April 12, 2012
The Ministry of Justice finally and officially announced, on April 5, a solution for the case of the Haitians who were in transit to Brazil when the issuance of the “humanitarian visa” was announced by the Brazilian government on January 12, 2012. Since they did not qualify for the visa, hundreds of Haitians were left stranded for nearly 3 months in an uncertain and vulnerable situation both in Iñapari, the Peruvian border town with the Brazilian state of Acre, and in Tabatinga, in the state of Amazonas.
The acceptance and regularization of these Haitians was necessary and Conectas had been calling for a swift, effective and transparent solution from the Brazilian government. The organization regrets the delay for the solution to be presented. According to a note released by the Ministry of Justice, “the government has decided to relax and broaden the measure [of January 12, approved by the National Immigration Council-CNIg] to include these 608 cases and it has also approved a simplified procedure for their entry into the country. They shall receive refugee status from the Federal Police, which will entitle them to a temporary work permit. The applications will be forwarded directly to the Department of Foreigners of the Ministry of Justice, which will proceed with the issuance of permanent visas. The measure shall be immediately applicable and the coordination of the entry of the Haitian citizens in Iñapari into Brazilian territory shall be conducted by the Acre State Department of Justice and Human Rights.”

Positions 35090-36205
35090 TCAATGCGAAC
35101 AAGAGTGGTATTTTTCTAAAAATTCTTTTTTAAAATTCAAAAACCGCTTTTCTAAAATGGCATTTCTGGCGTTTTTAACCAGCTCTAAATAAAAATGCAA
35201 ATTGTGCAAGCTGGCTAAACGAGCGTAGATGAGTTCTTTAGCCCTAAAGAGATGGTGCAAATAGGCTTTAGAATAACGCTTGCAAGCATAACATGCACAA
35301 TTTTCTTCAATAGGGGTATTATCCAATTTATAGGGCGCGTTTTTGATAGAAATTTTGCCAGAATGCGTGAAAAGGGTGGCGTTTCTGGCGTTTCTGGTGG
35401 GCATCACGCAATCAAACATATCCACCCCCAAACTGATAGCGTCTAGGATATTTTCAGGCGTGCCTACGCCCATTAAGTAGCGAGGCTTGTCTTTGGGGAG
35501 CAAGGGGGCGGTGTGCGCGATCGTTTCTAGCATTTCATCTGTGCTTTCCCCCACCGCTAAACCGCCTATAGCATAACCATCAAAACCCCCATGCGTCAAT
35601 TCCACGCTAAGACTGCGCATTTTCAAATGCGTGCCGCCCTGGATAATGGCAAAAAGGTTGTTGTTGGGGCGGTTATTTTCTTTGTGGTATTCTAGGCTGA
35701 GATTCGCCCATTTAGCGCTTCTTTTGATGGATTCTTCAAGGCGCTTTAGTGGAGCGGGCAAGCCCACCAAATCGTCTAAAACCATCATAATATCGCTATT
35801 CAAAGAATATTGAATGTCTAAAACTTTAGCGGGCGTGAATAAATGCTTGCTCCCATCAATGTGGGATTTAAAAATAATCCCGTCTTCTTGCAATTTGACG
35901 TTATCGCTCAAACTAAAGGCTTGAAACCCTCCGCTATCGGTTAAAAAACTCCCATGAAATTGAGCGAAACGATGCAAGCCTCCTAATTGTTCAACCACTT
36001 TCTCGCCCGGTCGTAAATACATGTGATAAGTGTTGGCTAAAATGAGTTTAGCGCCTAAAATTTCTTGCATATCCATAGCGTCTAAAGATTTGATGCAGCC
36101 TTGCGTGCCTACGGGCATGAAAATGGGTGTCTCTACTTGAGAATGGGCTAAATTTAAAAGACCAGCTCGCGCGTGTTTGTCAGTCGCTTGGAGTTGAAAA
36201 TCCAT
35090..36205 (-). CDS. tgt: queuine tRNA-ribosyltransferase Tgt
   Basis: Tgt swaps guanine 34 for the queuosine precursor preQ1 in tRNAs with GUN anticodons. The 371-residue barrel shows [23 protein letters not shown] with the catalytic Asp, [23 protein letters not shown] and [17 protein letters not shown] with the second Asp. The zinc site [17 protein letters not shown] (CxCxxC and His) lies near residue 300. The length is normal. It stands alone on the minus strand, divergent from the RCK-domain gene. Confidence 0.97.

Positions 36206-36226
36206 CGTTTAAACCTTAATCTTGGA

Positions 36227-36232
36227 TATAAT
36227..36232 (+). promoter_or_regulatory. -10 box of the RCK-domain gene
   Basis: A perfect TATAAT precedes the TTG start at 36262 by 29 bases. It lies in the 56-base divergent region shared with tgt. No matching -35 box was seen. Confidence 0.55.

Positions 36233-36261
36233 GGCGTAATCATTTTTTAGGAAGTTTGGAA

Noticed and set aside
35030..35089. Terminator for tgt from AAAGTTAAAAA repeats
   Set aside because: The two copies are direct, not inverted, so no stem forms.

There is still some doubt surrounding how the new mechanism for accepting these Haitians will be applied. Unlike those who benefitted from the “humanitarian visa” announced in January, the group of Haitians who were denied the visa must now apply for refugee status and, afterwards, await the decision of CNIg on their residency status in Brazil. Since the procedure begins with an application for refugee status, there are expectations that the National Committee on Refugees (CONARE), the government agency responsible for issuing this status, would apply a broader interpretation of Law 9474 in which Brazil may shelter as refugees anyone who is a victim of serious and generalized human right violations, such as the victims of the earthquake that devastated Haiti in 2010. However, after being consulted by Conectas, CONARE informed that there had been no broader interpretation of the law.
The first groups of Haitians entered Brazil from Iñapari this Tuesday, after being barred entrance last Friday, April 6, even though the measure had already been officially announced as being “immediately applicable”. Read more here.
“This new measure will resolve a critical situation that has been dragging on for nearly 3 months. The fact that this is an improvised solution demonstrates that the measure announced on January 12, 2012, was adopted hastily and without the due consideration of its consequences,” said Camila Asano, coordinator of Foreign Policy at Conectas.